I went to my first Razorback sporting event when I was five months old. It was a football game against Alabama in 1994.

Of course, I remember nothing about it. My parents tell me that I slept through the entire game, but that doesn’t matter. I was there.

That game started what became a love affair between me and the Razorbacks.

However, I almost wasn’t able to go. My parents bought tickets several months in advance, anticipating Arkansas’ Fayetteville home opener would be my first game.

They didn’t buy me a ticket, though. They thought, understandably so, that because I was a baby and wouldn’t be taking up a seat, I didn’t need a ticket.

After finding out a couple weeks prior to the game that they needed a ticket for me, they started searching for an extra one, but the game was sold out. Finally, they resorted to desperate measures.

My mom and grandmother got together and wrote a letter to then head coach Danny Ford, explaining the situation, as well as a letter “written by me,” in which I said I would give up my pacifier for a ticket.

They hand delivered the letters to Ford, who read them and sent them to former head coach and then athletic director Frank Broyles. Broyles was moved by the letters, got me a ticket and the rest is history.

Why should you care about this story? Because people still run into this problem, nearly 20 years later.

As I was entering Bud Walton Arena before the the LSU game Saturday, I overheard a man begging a lady in the ticket office for a ticket for his son. I don’t know how old the child was, but he was clearly young enough to where his father would be holding him throughout the entire game.

The ticket office lady could not sell him a ticket because the game was sold out.

This saddens me because this is a problem that could easily be fixed. There needs to be a special “young child ticket.” The ticket could cost the same as a ticket for a normal person, but it would not be assigned to a specific seat like a regular ticket. It would essentially be a general admission ticket that could only be used by children of a certain age.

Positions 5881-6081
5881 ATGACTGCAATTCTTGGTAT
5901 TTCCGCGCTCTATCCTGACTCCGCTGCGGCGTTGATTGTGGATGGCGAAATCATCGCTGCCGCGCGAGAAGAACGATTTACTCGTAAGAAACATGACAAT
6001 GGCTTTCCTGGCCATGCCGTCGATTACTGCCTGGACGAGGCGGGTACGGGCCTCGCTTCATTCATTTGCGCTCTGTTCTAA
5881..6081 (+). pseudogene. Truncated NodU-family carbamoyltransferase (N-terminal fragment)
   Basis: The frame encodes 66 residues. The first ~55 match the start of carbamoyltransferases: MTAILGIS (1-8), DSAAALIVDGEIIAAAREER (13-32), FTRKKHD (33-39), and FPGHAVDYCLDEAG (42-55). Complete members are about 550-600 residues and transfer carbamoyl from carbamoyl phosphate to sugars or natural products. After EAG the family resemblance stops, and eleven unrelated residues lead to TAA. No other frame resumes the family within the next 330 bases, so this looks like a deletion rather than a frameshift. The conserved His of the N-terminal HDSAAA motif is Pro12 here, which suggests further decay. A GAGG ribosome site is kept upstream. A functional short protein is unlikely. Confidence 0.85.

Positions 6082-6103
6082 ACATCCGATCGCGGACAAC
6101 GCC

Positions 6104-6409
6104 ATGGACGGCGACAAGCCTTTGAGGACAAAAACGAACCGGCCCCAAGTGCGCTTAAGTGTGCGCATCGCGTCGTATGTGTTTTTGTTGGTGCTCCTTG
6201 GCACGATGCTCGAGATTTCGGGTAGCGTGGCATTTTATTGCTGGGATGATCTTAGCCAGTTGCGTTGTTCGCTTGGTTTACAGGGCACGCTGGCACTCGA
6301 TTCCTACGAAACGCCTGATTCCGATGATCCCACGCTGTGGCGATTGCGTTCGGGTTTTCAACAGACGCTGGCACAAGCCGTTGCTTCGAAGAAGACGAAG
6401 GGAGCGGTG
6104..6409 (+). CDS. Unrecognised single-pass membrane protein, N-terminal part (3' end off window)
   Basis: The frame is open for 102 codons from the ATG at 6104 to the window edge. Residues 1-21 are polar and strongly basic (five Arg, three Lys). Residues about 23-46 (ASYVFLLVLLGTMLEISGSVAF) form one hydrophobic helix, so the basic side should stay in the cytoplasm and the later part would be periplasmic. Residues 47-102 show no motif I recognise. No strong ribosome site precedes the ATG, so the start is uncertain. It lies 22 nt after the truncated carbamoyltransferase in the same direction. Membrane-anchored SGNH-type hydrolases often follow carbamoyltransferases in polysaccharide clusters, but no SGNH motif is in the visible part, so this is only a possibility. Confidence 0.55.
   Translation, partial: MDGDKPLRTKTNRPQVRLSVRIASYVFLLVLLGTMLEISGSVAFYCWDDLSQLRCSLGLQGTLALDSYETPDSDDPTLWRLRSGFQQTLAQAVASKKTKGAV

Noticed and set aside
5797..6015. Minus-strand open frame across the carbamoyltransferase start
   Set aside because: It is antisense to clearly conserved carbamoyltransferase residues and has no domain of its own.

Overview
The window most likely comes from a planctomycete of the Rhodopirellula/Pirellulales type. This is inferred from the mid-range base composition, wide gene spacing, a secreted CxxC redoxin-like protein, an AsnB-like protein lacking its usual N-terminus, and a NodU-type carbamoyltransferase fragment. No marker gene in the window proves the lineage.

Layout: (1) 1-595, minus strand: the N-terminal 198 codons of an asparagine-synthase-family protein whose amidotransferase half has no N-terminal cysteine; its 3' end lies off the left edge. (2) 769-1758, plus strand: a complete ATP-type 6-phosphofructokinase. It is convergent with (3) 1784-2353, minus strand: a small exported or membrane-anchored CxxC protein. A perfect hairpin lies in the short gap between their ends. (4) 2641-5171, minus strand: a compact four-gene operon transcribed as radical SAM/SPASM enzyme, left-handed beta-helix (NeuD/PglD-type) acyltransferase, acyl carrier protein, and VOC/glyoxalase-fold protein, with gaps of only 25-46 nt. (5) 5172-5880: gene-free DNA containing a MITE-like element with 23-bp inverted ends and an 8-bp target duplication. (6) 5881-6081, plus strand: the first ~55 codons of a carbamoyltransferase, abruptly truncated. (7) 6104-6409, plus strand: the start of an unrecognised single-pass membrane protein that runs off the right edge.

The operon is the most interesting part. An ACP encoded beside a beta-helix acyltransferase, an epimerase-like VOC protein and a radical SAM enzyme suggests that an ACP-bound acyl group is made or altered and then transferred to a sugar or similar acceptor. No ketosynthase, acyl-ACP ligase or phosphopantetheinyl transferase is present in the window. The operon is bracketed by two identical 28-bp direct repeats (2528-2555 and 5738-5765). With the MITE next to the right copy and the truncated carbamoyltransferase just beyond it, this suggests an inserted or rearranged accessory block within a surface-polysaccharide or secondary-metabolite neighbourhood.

Having a ticket like this would benefit the program in many ways.

If a family orders tickets ahead of time and purchases one of these special tickets, that will leave more regular tickets available for other fans and would not result in an empty seat.

If a family is unaware their child needs a ticket even if they won’t be taking up a seat and they arrive at the event with too few tickets, this special ticket would always be available for purchase, even during sellouts, because an actual seat is not required.

Finally, it would keep the fan base healthy.

I am unsure if the father was able to find a ticket for his son, but I hope he did. The son will not remember the game when he’s older, but I guarantee his father would tell him the story about being at the game at which Bill Clinton, Nolan Richardson, Eddie Sutton and players from Arkansas’ Final Four teams were honored.

These types of experiences set the tone for young fans. Without my personal experience, I may not be a student at Arkansas and may not be as big of a sports fan as I am today.

So, Jeff Long, the ball is in your court. I am not asking you to quit playing football games in Little Rock or to fire a coach. All I am asking for is a simple policy change.

Broyles endeared himself to me and my family. Now you have a chance to impact the future generation of Razorback fans.

 

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